On June 19, Calvert announced substantial changes to its existing core Responsible Index along with the launch of two additional indexes in the large cap growth and value spaces. Could you describe these strategies in more detail along with the motivations behind the launches?
The Calvert Social Index has been a gold standard in responsible indexing for 15 years. We’ve definitely been hearing from existing clients that they wanted to be able to have exposure to more areas of the market and at the same time, there’s an undeniable trend toward lower-cost investment options. It seemed Calvert was uniquely positioned to address both of these needs. The Calvert Social Index became the Calvert U.S. Large Cap Core Responsible Index as of market close on June 19th. At the same time, we launched two additional indexes – the Calvert U.S. Large Cap Growth and U.S. Large Cap Value Responsible Indexes.
The starting place when thinking about index construction is with the S-Network U.S. Large Cap 1000 (SNET 1000) which is 99.9% correlated to the Russell 1000. When we apply our Principles of Responsible Investment, we come up with about 700 constituents that meet the criteria that we have selected. From there, we rank those constituents on a float-adjusted market cap weighted basis which is similar to the way most indexes are constructed. We then do an analysis based on the top 10 GICS sectors and look at how our constituents weigh out in those ten GICS sectors relative to the S Net 1000 sectors. We make adjustments to ensure that the Index remains sector neutral. The elimination of these potential sources of variance is advantageous – in particular it helps to minimize tracking risk for our indexes and identify company-specific criteria that are adding value to the index as opposed to cyclical factors that are happening in the economy.
From our large-cap core index we construct a growth and value index based on the same 700 constituents. Think of them as stack-ranked from most growth-oriented at the top to most value-oriented at the bottom. The top 30% are exclusively in our growth index and the bottom 30% exclusively in our value index. The 40% that are in between will appear in both indexes.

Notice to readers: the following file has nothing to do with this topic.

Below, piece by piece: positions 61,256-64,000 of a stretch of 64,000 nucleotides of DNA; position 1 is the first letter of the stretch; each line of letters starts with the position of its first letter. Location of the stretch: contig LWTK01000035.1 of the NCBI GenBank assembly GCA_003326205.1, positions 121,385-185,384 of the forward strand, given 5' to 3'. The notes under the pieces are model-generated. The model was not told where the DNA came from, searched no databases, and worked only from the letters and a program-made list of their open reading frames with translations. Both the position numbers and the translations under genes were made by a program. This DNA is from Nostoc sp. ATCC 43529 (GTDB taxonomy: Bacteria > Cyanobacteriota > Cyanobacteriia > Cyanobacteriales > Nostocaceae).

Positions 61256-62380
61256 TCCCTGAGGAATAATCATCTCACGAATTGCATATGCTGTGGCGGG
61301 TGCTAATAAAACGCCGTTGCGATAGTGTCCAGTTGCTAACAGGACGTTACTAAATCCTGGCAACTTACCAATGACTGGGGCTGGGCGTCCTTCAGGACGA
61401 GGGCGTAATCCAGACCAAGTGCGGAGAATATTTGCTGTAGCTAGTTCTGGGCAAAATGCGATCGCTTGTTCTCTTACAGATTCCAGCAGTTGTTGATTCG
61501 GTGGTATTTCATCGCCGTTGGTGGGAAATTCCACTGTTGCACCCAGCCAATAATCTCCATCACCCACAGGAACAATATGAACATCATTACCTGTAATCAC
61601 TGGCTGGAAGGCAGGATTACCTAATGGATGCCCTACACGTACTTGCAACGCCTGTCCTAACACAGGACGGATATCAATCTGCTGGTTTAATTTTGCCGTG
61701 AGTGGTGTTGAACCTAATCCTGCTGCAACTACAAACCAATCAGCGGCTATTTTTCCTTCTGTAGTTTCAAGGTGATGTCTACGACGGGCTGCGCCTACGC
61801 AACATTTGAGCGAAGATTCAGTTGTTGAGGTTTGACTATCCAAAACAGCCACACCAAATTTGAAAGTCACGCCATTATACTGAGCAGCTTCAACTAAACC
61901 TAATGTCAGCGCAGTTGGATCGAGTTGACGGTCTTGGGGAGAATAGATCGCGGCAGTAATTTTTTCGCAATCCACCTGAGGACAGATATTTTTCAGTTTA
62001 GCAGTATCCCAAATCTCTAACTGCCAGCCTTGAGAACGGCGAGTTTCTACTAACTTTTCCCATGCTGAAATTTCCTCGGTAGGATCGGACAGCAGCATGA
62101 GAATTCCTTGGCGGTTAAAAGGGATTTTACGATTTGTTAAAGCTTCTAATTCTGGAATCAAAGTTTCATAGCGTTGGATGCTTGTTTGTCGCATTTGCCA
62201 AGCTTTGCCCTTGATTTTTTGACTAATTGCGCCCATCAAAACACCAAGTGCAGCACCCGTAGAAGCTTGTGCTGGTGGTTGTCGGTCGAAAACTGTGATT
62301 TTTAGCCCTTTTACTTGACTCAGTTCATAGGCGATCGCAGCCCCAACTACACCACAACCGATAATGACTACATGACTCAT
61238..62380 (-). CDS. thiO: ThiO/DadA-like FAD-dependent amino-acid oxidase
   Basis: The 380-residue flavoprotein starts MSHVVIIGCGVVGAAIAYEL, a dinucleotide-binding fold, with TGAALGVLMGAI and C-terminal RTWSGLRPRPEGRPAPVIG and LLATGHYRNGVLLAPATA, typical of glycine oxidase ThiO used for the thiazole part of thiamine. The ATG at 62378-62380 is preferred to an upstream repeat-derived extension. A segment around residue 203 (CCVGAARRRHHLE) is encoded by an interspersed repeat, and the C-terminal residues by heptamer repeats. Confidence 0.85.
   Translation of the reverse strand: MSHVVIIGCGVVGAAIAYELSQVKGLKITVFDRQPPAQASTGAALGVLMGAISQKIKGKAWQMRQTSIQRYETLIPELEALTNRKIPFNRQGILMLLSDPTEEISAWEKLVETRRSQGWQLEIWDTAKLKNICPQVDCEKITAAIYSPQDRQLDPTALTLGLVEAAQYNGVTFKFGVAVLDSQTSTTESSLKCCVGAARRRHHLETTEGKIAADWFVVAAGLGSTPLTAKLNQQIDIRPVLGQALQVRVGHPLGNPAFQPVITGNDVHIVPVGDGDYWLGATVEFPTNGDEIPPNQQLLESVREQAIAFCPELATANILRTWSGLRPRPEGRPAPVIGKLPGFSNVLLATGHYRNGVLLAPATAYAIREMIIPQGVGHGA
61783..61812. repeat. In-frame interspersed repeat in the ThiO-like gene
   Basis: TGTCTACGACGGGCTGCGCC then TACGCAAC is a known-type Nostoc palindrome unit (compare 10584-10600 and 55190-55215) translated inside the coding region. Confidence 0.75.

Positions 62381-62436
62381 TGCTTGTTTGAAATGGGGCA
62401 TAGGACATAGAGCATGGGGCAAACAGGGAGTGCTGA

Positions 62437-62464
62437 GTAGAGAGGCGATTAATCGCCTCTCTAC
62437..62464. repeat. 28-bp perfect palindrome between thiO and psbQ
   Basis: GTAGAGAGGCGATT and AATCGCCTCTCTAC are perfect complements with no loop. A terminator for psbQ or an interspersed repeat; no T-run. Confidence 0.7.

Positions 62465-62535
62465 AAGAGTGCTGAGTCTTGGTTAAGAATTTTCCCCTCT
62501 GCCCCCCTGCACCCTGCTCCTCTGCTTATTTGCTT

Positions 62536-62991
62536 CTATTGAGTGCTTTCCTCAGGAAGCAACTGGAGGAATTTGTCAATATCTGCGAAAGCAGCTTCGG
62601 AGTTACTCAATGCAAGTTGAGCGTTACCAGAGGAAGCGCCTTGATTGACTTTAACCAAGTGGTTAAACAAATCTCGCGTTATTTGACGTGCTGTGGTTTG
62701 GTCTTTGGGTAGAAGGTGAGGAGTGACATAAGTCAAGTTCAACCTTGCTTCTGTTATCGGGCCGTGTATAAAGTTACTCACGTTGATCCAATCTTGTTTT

Are these new indexes a harbinger of things to expect in the future? If so, why now?
Definitely. By bringing the new Calvert research process to more global capital markets we can create additional indexes and we can also strengthen our active portfolio management. It is only by having this quantitatively oriented dataset of the full rankings and ratings of ESG risk and opportunity that the best investment decisions can be made.
You will see us bringing this approach to several additional investment universes in the coming months including small cap, mid cap, non-U.S. developed markets, emerging markets and the fixed income space. Additionally we have the ability to customize passive solutions for clients and I think that’s a great application and additional evolution of passive investing – custom passive investing.
I see you are scheduled to deliver the closing remarks for the conference. What roles do conferences such as this one play for its participants and audience members in terms of the overall direction of the investment industry?
Conferences like the S-Net Summer in the City CSR Investing Summit are really important because they aren’t designed to be sales-focused, but really thought leadership focused. It’s a very different environment when you bring together expert practitioners such as plan sponsors, endowments, consultants, academics, non-governmental organizations, the sell side, and even the media. I think when you look at the agenda; you see opportunities to really challenge your own thinking, challenge assumptions about where the industry is headed and how we should get there. I am eager to engage with fellow practitioners, both those who are actively engaged in supporting the UN PRI and those who are new to that framework, to identify what’s new, what’s next, and how we can best further the goals of responsible investment.
About Calvert Investments
Calvert Investments is a global leader in Responsible Investing. Our mission is to deliver superior long-term performance to our clients and enable them to achieve positive impact. Founded in 1976 and headquartered in Bethesda, Maryland, Calvert Investments had more than $13 billion in assets under management as of May 31, 2015. Learn more at www.Calvert.com.